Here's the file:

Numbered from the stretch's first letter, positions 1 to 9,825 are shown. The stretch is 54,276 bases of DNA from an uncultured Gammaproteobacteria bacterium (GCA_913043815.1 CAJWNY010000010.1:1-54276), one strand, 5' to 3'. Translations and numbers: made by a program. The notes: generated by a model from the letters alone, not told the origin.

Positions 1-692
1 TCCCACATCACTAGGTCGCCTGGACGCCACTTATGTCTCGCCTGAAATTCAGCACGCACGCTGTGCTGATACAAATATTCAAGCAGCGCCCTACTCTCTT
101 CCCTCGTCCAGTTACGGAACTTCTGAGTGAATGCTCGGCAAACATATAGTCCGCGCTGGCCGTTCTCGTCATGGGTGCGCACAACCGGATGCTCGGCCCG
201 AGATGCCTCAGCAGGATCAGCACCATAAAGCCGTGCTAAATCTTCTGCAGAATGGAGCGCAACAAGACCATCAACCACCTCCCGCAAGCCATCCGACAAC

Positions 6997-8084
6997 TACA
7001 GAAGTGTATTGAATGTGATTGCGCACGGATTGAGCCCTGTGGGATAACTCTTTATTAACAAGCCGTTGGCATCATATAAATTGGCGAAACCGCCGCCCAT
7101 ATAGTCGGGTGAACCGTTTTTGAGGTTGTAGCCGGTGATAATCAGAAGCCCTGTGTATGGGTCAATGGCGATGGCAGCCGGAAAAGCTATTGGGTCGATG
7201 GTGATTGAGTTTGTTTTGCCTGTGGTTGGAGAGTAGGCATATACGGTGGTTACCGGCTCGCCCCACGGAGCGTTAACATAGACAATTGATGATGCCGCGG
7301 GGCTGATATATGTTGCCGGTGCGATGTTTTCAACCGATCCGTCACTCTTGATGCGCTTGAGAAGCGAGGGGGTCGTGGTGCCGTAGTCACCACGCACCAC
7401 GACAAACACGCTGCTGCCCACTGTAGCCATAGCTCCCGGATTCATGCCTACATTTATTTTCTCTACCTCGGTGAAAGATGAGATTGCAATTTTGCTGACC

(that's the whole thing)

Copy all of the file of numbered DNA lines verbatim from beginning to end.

Numbered from the stretch's first letter, positions 1 to 9,825 are shown. The stretch is 54,276 bases of DNA from an uncultured Gammaproteobacteria bacterium (GCA_913043815.1 CAJWNY010000010.1:1-54276), one strand, 5' to 3'. Translations and numbers: made by a program. The notes: generated by a model from the letters alone, not told the origin.

Positions 1-692
1 TCCCACATCACTAGGTCGCCTGGACGCCACTTATGTCTCGCCTGAAATTCAGCACGCACGCTGTGCTGATACAAATATTCAAGCAGCGCCCTACTCTCTT
101 CCCTCGTCCAGTTACGGAACTTCTGAGTGAATGCTCGGCAAACATATAGTCCGCGCTGGCCGTTCTCGTCATGGGTGCGCACAACCGGATGCTCGGCCCG
201 AGATGCCTCAGCAGGATCAGCACCATAAAGCCGTGCTAAATCTTCTGCAGAATGGAGCGCAACAAGACCATCAACCACCTCCCGCAAGCCATCCGACAAC

Positions 6997-8084
6997 TACA
7001 GAAGTGTATTGAATGTGATTGCGCACGGATTGAGCCCTGTGGGATAACTCTTTATTAACAAGCCGTTGGCATCATATAAATTGGCGAAACCGCCGCCCAT
7101 ATAGTCGGGTGAACCGTTTTTGAGGTTGTAGCCGGTGATAATCAGAAGCCCTGTGTATGGGTCAATGGCGATGGCAGCCGGAAAAGCTATTGGGTCGATG
7201 GTGATTGAGTTTGTTTTGCCTGTGGTTGGAGAGTAGGCATATACGGTGGTTACCGGCTCGCCCCACGGAGCGTTAACATAGACAATTGATGATGCCGCGG
7301 GGCTGATATATGTTGCCGGTGCGATGTTTTCAACCGATCCGTCACTCTTGATGCGCTTGAGAAGCGAGGGGGTCGTGGTGCCGTAGTCACCACGCACCAC
7401 GACAAACACGCTGCTGCCCACTGTAGCCATAGCTCCCGGATTCATGCCTACATTTATTTTCTCTACCTCGGTGAAAGATGAGATTGCAATTTTGCTGACC